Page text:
As far back as 2004, the Centers for Medicare & Medicaid Services (CMS) included maggot therapy among its defined and acceptable methods of wound debridement (CMS Manual System, Pub. 100-07 – State Operations Provider Certification)

    Medicare’s embrace of maggot therapy should be no surprise. DHHS’ Agency for Healthcare Research & Quality (AHRQ – whose guidelines and recommendations often form the basis for Medicare’s policies) included maggot therapy in Lyder & Ayello’s chapter (#12) on Patient Safety and Quality – An Evidence-Based Handbook for Nurses: “Biosurgery (maggot therapy) is another effective and relatively quick method of debridement This type of debridement is especially effective when sharp debridement is contraindicated.”

    You are quite correct that “there are much more modern approaches available to wound healing.” But for my own practice, I choose what works best for the individual patient, not what is most modern. When my patients can not tolerate what might otherwise work best (for example, surgery); or when they have already failed two or three “modern” treatments, I offer maggot therapy because I know it is as effective as it is old. Clinicians who delay maggot therapy until it is time to amputate may be saving 40-50% of those limbs (according to published reports), but I believe they are doing their patients a disservice by delaying that treatment.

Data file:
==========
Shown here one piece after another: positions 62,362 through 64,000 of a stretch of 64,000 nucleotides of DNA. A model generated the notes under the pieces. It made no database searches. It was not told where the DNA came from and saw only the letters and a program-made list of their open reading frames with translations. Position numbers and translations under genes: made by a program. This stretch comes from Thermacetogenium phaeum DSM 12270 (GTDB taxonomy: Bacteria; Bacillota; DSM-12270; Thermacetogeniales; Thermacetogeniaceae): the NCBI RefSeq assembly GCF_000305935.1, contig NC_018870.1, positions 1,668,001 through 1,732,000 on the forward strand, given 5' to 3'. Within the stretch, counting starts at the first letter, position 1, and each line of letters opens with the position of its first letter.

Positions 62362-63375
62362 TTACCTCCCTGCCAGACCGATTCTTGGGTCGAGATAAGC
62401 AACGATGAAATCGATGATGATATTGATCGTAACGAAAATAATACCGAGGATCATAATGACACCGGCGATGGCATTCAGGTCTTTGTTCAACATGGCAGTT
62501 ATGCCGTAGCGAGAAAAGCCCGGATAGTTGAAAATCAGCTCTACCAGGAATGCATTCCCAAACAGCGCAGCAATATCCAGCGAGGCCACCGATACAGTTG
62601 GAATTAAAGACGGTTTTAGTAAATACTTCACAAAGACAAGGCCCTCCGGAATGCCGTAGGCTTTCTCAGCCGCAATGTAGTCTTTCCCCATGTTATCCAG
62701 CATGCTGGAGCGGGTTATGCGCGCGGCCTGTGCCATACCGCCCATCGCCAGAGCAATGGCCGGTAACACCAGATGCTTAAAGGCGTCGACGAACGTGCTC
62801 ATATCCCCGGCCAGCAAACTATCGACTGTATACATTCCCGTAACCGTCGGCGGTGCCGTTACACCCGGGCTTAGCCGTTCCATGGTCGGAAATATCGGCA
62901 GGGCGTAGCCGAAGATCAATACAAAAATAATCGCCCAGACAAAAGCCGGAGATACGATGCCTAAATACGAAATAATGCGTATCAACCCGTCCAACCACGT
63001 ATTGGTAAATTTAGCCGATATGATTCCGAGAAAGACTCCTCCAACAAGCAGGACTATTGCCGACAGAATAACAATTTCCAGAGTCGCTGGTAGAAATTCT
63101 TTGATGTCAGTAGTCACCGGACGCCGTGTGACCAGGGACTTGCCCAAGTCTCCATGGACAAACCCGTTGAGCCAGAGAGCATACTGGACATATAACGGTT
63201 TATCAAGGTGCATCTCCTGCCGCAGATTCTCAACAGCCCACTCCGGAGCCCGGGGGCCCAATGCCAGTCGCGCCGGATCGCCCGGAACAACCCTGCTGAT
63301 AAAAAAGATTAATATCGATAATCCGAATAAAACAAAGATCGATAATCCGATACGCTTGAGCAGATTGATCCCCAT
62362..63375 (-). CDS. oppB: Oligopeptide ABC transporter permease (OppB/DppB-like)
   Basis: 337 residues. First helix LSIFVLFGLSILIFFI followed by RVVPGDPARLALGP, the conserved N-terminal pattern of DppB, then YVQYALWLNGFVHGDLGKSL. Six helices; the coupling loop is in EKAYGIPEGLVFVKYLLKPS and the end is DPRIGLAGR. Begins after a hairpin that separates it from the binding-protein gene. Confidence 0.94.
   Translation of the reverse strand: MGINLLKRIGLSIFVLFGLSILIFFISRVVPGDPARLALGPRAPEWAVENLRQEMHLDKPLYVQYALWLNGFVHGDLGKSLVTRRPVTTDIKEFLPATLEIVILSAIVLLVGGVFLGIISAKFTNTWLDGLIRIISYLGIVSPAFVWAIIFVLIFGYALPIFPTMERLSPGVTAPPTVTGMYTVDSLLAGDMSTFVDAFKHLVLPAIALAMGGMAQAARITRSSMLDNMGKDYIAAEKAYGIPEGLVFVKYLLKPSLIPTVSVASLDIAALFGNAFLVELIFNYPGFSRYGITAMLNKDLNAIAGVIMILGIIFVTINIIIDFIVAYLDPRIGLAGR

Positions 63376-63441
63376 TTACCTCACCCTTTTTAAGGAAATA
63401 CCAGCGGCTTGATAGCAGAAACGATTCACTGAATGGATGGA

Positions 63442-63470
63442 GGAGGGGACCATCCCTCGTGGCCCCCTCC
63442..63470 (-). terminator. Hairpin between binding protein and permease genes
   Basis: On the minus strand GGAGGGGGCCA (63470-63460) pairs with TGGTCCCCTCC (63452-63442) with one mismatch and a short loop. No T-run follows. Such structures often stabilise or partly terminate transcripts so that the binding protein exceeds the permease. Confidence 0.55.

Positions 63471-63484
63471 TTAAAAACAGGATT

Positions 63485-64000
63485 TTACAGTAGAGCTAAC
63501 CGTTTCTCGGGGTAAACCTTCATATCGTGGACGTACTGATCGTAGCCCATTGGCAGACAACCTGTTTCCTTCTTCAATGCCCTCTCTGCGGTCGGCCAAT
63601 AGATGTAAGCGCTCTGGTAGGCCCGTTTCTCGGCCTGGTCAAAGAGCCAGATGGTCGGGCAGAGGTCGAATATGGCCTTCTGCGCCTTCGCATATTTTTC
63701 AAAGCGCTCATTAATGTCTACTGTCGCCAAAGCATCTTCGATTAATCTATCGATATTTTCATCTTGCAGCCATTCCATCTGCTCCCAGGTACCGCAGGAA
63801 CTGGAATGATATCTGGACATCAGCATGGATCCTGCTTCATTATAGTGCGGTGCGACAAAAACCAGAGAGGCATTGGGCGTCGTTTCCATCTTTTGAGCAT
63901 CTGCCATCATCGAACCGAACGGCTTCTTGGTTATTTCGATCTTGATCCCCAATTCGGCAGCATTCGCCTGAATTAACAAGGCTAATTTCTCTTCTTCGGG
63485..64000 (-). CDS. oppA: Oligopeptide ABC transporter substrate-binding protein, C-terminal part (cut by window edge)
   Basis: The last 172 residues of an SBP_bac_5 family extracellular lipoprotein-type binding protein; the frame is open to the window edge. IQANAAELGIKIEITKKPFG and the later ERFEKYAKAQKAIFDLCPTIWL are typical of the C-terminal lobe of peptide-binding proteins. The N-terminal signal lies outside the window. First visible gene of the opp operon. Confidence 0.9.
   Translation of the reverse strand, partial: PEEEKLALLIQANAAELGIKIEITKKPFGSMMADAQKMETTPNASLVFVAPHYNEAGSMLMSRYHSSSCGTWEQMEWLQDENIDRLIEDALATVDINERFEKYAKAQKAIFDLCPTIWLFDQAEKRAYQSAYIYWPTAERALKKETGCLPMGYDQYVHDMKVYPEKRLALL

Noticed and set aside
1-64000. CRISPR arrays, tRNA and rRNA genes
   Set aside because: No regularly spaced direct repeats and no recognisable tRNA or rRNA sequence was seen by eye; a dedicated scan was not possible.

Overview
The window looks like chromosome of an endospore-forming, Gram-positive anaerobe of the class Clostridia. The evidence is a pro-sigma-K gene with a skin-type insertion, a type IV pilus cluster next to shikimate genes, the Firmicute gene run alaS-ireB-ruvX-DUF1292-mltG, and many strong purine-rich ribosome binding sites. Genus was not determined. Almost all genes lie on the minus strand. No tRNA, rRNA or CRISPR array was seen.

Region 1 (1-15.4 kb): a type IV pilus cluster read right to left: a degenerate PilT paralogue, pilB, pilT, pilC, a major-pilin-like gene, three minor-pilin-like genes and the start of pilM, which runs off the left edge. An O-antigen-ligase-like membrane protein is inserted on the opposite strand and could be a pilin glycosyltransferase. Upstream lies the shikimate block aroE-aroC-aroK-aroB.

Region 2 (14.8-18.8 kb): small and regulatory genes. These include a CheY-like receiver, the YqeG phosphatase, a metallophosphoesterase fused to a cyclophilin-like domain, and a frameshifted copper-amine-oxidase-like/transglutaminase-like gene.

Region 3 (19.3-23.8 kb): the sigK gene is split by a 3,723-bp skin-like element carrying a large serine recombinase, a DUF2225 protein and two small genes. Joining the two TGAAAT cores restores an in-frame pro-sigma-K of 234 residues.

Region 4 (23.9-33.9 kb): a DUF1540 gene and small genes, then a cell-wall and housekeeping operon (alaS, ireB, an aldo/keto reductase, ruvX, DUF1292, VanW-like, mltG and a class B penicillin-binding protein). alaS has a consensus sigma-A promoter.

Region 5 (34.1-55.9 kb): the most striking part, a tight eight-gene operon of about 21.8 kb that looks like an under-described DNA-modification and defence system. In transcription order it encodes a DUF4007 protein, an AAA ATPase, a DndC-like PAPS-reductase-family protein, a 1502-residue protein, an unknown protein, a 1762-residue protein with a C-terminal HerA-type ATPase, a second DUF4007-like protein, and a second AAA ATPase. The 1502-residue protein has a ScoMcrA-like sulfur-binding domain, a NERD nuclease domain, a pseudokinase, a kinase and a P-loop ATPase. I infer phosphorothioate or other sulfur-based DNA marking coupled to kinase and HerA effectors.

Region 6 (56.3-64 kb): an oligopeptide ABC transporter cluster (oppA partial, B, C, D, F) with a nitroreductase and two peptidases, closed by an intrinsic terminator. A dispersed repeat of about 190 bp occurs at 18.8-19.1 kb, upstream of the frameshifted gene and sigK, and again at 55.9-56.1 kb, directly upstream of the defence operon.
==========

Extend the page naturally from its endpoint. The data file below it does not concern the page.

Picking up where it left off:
So, Dr. Levine, hopefully your real reason for not using maggot therapy is that you do not need it; you are able to treat your patients’ wounds quickly and effectively with other readily available treatments. Perhaps your patients do not suffer from “chronic wounds” (at least not once you get on their case). That would be wonderful for you and your patients. But since most of my patients have not had such good fortune, I remain grateful for the existence and availability of medicinal maggots.

    Respectfully yours,

    Ronald Sherman, MD
    Director, BioTherapeutics, Education & Research Foundation
    Laboratory Director, Monarch Labs
    Clinic Physician, Orange County Health Care Agency

    • April 6, 2010, 12:42 pm

      Thanks Dr. Sherman for your clarification and thoughts on maggots for wounds. I must say that I really enjoyed your article that I used as a reference for my blog post, and would recommend it as a primary source for anyone interested in this topic.

      My mind is still unchanged, however, regarding prescribing them for my patients. Perhaps it’s just my feelings on having insects on the body, and the ready access to alternatives.

      JML

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Dr. Jeffrey M. Levine has authored numerous articles on topics related to healthcare of the elderly. These include medical history, prevention and treatment of chronic wounds such as pressure ulcers, elder neglect and abuse, and physical restraints. He has also edited a book on legal and regulatory aspects of nursing homes.